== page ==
Things To Do Around Yogyakarta


The Sultan’s Palace (Kraton) is open daily between 9am and 2pm.

Most museums are open Sundays, but closed Mondays.

Sultan’s Palace (Kraton)             Jln Polowijayan

Water Castle (Taman Sari).         Jln Polowijayan

Art Museum Sono Budoyo         Alun-alun Utara (North Palace Square)

Asri Academy of Fine Art           Jln Martadinata

Asti Academy of Dance               Jln Colombo

KONRI Conservatory

of Classical Dance                       Jln Agus Salim

Gajah Mada University                Jln Cik Ditro

GKBI Batik Research and

Development Institute                 Jln Sultan Agung(Museum)

Zoo                                              Jln Gembira Loka

Kota Gede                                    Pasar Legi and Silversmiths

AGASTYA Art Institute            (South Palace Square)

Dalem Pujokusuman                   Jln Katamso, (Bintaran Kidul)

Museum Vreeburg Fort               Jln Ahmed Yani

Governor’s Residence                Jln Ahmed Yani

Pakualaman Museum                  Jln Sultan Agung

Pendopo Taman Siswa               Jln Taman Siswa

Bagong Kussudiharjo                 Jln Martadinata 9

Dance school

Ullen Sentala Museum               Jln Boyong, Kaliurang

Affandi Museum                        Jln Adisucipto 167

Panggung Krapyak                    Jln Ali Maksum

Panggung Krapyak
At the corner of Jln Tirtodipuran and Jln Panjaitan, turn left and 1.5 km away along the mystical north-south axis is Panggung Krapyak – an early sultan’s 2-storey hunting lodge which used to be surrounded by forest, and wild animals.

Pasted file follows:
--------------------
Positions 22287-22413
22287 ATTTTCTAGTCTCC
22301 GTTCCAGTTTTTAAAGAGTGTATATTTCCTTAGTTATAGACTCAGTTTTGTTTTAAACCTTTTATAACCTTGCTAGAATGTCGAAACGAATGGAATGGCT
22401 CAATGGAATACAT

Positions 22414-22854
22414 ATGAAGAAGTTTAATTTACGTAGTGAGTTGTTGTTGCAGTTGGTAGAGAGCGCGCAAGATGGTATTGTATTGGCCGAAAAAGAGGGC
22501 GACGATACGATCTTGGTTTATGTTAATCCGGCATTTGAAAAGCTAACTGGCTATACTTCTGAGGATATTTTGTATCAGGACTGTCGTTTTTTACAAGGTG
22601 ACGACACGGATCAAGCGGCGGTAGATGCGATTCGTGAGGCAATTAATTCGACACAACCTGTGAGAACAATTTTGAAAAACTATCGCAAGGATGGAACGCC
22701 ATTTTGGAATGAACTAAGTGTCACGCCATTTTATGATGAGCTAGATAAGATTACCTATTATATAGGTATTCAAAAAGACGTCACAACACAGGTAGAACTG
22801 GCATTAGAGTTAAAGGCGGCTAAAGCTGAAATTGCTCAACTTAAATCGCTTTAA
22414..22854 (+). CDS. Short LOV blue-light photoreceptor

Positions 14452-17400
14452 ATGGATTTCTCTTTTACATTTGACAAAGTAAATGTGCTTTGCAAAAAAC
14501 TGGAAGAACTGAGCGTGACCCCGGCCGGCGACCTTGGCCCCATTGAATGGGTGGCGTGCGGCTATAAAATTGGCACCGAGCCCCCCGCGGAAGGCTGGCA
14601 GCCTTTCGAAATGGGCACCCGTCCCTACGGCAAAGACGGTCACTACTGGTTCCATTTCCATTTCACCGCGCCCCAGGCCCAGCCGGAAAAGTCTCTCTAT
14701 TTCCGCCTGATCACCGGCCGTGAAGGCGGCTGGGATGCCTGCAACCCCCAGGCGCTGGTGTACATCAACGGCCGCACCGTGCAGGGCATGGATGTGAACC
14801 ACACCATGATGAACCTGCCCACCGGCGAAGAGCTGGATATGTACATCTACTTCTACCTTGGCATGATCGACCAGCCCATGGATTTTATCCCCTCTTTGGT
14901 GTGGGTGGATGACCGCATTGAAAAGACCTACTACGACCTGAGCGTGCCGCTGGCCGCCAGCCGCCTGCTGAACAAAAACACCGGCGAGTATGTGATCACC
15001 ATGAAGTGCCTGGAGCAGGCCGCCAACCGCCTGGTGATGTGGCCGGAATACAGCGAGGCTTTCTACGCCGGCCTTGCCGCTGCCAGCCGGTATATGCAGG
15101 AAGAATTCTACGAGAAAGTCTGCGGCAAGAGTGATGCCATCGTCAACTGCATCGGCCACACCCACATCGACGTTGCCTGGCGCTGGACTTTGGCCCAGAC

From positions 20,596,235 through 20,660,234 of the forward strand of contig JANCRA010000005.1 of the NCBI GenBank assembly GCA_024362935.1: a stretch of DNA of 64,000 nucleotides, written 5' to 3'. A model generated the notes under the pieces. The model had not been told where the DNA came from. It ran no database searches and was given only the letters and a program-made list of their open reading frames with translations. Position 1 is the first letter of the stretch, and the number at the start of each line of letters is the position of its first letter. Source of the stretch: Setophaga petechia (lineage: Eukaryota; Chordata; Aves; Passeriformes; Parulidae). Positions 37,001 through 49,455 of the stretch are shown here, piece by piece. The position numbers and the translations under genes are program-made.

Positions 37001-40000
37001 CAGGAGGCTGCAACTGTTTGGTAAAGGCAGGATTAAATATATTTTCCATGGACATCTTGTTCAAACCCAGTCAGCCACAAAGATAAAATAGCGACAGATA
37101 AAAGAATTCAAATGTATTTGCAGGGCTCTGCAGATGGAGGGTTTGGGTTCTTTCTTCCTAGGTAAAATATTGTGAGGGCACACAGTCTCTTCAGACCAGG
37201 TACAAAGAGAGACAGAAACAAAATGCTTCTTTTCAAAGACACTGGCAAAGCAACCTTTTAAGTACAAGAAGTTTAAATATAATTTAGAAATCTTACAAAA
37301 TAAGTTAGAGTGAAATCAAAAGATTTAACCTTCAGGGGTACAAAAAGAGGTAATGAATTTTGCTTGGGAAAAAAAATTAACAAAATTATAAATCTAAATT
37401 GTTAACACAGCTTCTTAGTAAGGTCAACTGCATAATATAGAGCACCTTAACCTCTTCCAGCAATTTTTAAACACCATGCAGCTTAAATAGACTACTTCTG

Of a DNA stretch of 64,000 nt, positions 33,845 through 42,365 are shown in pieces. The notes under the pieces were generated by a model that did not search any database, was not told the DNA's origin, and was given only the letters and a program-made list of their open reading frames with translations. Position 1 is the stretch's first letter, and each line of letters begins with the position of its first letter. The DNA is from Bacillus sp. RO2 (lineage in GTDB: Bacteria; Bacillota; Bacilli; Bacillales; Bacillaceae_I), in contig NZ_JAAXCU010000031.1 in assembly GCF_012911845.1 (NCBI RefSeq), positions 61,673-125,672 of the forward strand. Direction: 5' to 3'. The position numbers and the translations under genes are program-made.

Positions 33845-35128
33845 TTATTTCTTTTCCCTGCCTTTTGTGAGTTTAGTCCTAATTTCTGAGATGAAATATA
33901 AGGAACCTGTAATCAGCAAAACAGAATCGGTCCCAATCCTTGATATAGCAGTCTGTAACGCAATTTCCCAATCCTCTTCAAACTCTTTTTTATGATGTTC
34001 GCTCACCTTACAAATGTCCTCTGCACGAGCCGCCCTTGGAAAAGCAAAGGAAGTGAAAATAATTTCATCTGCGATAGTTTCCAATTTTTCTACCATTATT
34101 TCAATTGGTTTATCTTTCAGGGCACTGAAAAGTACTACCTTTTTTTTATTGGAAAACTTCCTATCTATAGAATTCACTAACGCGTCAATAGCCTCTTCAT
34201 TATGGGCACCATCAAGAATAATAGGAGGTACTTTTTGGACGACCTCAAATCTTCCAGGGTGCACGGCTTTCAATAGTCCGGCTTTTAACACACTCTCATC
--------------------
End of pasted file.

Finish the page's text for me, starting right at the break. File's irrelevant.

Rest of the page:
Penobatan Ceremony at Pakualaman Palace
Kota Gede building 1842

Dutch Colonial Buildings in Yogyakarta

The Dutch presence in Yogyakarta became permanent with the construction of the Benteng Vredeburg Fort in 1776-78. The fort was built on the road running north from the Sultan’s Palace, which is now known as Jalan Margo Mulyo (and continues north to become Jalan Malioboro).

On the corner of Jalan Trikora, Jalan Senopati and Margo Mulyo are three imposing buildings built around 1912-1921 – Post Office, Bank Indonesia and Bank BNI 1946. This intersection was, and still is, point zero for distances from Jogja.
Just past the Post Office and Bank Indonesia buildings, at Jalan Senopati 22, is the St Fransiskus Catholic Church, built in 1871.
From point zero heading north the Benteng Vredeburg Fort is on the right, and opposite it is Gedung Agung / Presidential Palace on Jalan Ahmad Yani which was built in the 1820’s.
Next on the right is the Beringharjo Market. The current buildings were renovated by the Dutch in 1928. Also on the right are Government Offices still used by the local government administration.
Continue along Jalan Malioboro, past the Malioboro Mall, and also on the right before the railway line at No. 60, is the Inna Garuda Hotel. The original central section of this hotel was built in 1908 as the Grand Hotel De Djokja. After independence it was renamed the Merdeka Hotel.

Kota Baru or New Town

One kilometre north of the Garuda Hotel along Jalan Mangkubumi is the small Tugu monument in the centre of the intersection of Jalan Mangkubumi and Jalan Sudirman.
Turn right at Tugu and on the left at Jalan Sudirman 9 is the Phoenix Hotel. The original section was built in 1912. Continue along Jalan Sudirman on the right-hand / southern side, cross the bridge over the Code River, and take the first right turn into Jalan Faridan M Noto – (If you reach McDonalds you have gone too far).

You are now in the suburb of Kota Baru. The Dutch started construction of the new township in 1920 because there was no further room for expansion in the “Logi Kecil” area south of the Beringharjo Market. Kota Baru is also known by the Javanese name of Gondokusuman.
Kota Baru encompasses the area south of Jalan Sudirman from the bridge to the Bethesda Hospital (1 km) on the corner of Jalan Sudirman and Jalan Dr Wahidin Sudrohusodo. The eastern boundary is Jalan Dr Wahidin Sudrohusodo (1 km), the western boundary is the Code River, and the southern boundary is the Lempuyangan Railway Station, built in 1872, which is the Jogja freight terminal.